CEDAR RAPIDS, Iowa - A licensed occupational therapist is going to federal prison for accessing the private information of at least 1,900 patients and burglarizing thirteen north central Iowa homes in a search for drugs.
Samantha Jo Rogers, 33 of Mason City, pleaded guilty in March to one count of acquiring and attempting to acquire a controlled substance by misrepresentation, fraud, deception, and subterfuge, one count of wrongfully obtaining individually identifiable health information under false pretenses and with intent to use for personal gain, and one count of false statements relating to health care matters.
Rogers has now been sentenced to one year and two months in federal prison. She was ordered to make $524.59 in restitution to one of the victims of her burglaries and an additional $20.92 to Medicare. Rogers must also serve a three-year term of supervised release after the prison term, and she must forfeit her State of Iowa occupational therapy license to the United States.
Federal authorities say that from at least July 2017 through June 2018, Rogers illegally accessed the private health and residence details of 1,900 or more patients, then used the information to locate and travel to their homes. Rogers would try to get the patients' prescription pain medication by pretending to be a public health worker. Other times, Rogers used a crow bar to break into the patients' homes and steal the drugs.
Federal prosecutors say Rogers burglarized the same Forest City home twice in early 2018 in attempts to steal an elderly man’s prescription pain killers. Another one of Rogers’s victims was an elderly woman who had recently been discharged from a Waverly nursing home after receiving skilled nursing care. Investigators say Rogers traveled to the woman’s home in January 2018 and falsely stated that the woman’s doctor did not want her taking her pain medications anymore. She then took the medications from the woman.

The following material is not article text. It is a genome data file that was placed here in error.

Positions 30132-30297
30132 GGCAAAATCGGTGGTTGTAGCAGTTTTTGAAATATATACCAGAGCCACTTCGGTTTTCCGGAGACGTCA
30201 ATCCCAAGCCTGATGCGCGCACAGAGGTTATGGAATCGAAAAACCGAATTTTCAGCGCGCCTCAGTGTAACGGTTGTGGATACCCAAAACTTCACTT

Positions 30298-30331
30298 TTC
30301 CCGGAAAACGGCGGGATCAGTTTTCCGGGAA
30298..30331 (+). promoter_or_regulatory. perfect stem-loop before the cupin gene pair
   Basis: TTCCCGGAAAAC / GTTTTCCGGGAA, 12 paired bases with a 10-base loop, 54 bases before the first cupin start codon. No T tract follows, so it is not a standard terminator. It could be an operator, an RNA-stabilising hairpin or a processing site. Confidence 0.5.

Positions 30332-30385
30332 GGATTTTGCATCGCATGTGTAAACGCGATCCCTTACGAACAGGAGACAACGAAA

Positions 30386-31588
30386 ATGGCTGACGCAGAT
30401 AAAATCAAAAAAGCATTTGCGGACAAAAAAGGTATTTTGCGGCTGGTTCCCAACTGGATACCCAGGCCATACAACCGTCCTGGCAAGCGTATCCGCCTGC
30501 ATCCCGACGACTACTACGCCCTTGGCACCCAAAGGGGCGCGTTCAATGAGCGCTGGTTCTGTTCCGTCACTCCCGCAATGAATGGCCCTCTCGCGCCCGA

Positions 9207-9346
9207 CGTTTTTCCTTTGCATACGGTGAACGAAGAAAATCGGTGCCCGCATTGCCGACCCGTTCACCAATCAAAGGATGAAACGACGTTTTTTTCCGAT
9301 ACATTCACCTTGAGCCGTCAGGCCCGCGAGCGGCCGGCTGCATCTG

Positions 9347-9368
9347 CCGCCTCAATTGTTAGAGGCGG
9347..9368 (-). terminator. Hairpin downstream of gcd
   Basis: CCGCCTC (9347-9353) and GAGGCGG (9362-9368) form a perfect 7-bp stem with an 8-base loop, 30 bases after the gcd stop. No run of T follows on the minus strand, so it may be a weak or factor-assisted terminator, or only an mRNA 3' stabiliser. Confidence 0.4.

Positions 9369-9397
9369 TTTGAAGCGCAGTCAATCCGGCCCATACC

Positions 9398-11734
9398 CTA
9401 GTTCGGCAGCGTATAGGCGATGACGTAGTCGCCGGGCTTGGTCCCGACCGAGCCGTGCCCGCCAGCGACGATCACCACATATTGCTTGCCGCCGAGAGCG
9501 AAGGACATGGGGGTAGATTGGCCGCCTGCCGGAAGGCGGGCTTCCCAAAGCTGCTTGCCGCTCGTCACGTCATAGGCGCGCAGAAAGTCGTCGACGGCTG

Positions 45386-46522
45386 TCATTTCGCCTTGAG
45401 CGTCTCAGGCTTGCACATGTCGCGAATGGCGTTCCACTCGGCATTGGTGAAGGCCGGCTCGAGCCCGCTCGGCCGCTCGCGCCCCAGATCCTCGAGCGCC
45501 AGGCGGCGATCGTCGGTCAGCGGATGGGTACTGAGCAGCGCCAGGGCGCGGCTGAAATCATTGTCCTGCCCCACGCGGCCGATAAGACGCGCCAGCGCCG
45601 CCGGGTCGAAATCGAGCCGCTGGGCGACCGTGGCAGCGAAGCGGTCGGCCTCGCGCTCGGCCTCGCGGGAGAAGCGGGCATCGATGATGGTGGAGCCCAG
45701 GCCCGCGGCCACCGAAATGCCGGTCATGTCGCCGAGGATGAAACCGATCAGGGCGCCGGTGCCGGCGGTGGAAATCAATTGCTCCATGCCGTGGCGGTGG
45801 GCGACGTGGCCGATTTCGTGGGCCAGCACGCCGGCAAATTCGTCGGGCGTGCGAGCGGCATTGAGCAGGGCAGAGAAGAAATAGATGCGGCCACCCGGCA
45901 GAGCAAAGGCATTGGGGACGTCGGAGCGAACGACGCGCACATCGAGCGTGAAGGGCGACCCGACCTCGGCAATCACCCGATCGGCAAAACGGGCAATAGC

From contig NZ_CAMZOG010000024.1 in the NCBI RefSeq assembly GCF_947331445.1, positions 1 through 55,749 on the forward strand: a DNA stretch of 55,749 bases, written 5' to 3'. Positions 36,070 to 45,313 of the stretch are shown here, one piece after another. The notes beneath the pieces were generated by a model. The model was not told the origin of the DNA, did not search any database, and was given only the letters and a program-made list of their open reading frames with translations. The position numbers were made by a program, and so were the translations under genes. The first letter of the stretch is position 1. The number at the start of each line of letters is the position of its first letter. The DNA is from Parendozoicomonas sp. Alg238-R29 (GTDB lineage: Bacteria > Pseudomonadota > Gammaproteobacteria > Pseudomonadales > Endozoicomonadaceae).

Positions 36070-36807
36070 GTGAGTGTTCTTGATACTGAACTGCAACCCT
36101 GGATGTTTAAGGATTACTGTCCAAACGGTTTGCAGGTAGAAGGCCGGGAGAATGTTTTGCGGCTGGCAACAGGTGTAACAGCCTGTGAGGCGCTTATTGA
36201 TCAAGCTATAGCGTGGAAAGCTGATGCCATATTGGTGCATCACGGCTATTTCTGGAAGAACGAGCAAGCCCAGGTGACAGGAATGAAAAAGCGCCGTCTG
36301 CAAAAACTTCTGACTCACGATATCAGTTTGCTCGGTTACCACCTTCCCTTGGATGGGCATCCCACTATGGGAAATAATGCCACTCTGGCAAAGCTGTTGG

As a result of Rogers’s false statements, the woman’s family had to take the woman to the emergency room due to the excruciating pain she began experiencing. She eventually had to return to the Waverly nursing home for more skilled care as a result of Rogers’s actions. Then, after the woman was discharged a second time from the nursing home, Rogers returned to the woman’s home and knocked on her doors and windows trying to get into the home, until one of the woman’s family members arrived to help.
United States District Court Judge C.J. Williams called Rogers’ crimes “egregious” and emphasized that the victims of her burglaries would never fully regain the sense of safety they had previously felt in their homes.
The case was prosecuted by Assistant United States Attorney Tim Vavricek and investigated by the Department of Health and Human Services, Office of Inspector General, Office of Investigations, the Hancock County Sheriff’s Office, and the Mason City Police Department. The Worth County Sheriff’s Office, the Winnebago County Sheriff’s Office, the Hampton Police Department, the Clear Lake Police Department, and the Iowa State Patrol also assisted in Rogers’ prosecution.
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